Astrophotography

Astrophotography

I recently moved into the world of digital photography when I acquired two Nikon D750 DSLR cameras. From time to time, I will post results here.


A composite picture of the passage of the International Space Station over Calgary on October 3, 2017. A one-second exposure was followed by a one-second gap. Notice how the object slows down as it moves further to the east and away from the viewing site. The last few streaks turn red as the ISS moves into the Earth's shadow and disappears.

The Moon on October 3, 2017, taken with the Meade 4" f/10 Schmidt-Cassegrain telescope. Photoshop CC was used to adjust the contrast and brightness.

A composite picture of the rising Moon with a regular lens, from Calgary on October 3, 2017.

A composite picture of the rising Moon with a regular lens and through a telescope, from Calgary on October 1, 2017.

The Moon on September 27-29, 2017, from Calgary.

Pictures of the rising Moon were taken every three minutes and combined in Photoshop CC with a landscape photograph taken before moonrise. This montage was acquired near Ardrossan, Alberta, on September 7, 2017, nearly two days after Full Moon.

Note that due to refraction, the Moon was compressed vertically as it rose compared to its appearance later in the evening.

One day after the Full Moon, moonrise near Ardrossan, Alberta, on September 6, 2017. Pictures taken five minutes apart were combined in Photoshop CC.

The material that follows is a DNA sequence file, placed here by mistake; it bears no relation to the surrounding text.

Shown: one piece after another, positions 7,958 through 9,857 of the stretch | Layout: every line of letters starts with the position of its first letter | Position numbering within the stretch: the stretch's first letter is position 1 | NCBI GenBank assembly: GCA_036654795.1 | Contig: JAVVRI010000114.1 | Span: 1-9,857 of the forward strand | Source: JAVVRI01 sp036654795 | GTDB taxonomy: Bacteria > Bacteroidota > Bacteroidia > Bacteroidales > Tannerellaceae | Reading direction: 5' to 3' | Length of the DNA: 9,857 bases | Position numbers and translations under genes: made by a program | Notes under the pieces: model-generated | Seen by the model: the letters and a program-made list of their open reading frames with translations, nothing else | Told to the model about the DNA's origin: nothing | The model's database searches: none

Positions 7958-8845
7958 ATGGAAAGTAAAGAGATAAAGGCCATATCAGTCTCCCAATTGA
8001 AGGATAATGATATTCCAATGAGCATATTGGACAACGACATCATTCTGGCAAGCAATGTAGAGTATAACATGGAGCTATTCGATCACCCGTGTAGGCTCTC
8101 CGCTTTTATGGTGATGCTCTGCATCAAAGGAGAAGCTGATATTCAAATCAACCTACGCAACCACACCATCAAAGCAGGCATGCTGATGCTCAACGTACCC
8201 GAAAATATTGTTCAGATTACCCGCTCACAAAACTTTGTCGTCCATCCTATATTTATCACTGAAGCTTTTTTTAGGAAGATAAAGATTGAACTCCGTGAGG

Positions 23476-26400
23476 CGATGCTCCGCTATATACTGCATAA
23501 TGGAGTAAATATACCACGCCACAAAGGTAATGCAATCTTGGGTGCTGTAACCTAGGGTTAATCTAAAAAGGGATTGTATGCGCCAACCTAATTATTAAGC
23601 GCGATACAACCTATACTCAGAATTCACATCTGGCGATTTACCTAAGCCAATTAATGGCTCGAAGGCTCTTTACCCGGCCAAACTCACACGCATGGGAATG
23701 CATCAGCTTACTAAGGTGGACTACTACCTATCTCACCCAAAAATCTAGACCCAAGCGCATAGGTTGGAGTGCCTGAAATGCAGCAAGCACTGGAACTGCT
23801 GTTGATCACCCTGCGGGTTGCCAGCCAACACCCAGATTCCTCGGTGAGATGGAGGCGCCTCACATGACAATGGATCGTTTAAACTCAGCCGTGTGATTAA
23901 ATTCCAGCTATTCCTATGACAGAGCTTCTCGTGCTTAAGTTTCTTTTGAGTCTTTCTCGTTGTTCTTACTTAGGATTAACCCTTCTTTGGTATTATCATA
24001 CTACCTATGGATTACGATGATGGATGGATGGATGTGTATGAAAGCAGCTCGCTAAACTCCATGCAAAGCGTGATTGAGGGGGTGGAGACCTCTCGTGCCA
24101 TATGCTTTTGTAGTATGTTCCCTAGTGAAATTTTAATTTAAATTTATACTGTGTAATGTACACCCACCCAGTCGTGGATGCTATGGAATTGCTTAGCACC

Pictures of the Full Moon were taken every five minutes and combined in Photoshop CC with a landscape photograph taken at moonrise. This montage was acquired at Calgary, Alberta, on September 5, 2017.

The Sun on September 7, 2017. Notice how the sunspots have moved compared to the image two days earlier, due to the Sun's rotation.

The Sun on September 5, 2017. A solar filter was used with a Meade 4" f/10 Schmidt-Cassegrain telescope. Photoshop CC turned the original grey image into a pleasing yellow depiction.

The Moon on June 5, 2017, taken with the Meade 4" f/10 Schmidt-Cassegrain telescope. Photoshop CC was used to adjust the contrast and brightness.

The Moon on May 29, 2017, taken with the Meade 4" f/10 Schmidt-Cassegrain telescope. This photograph was acquired in JPEG format, which lacks the dynamic range of a NEF (RAW) image.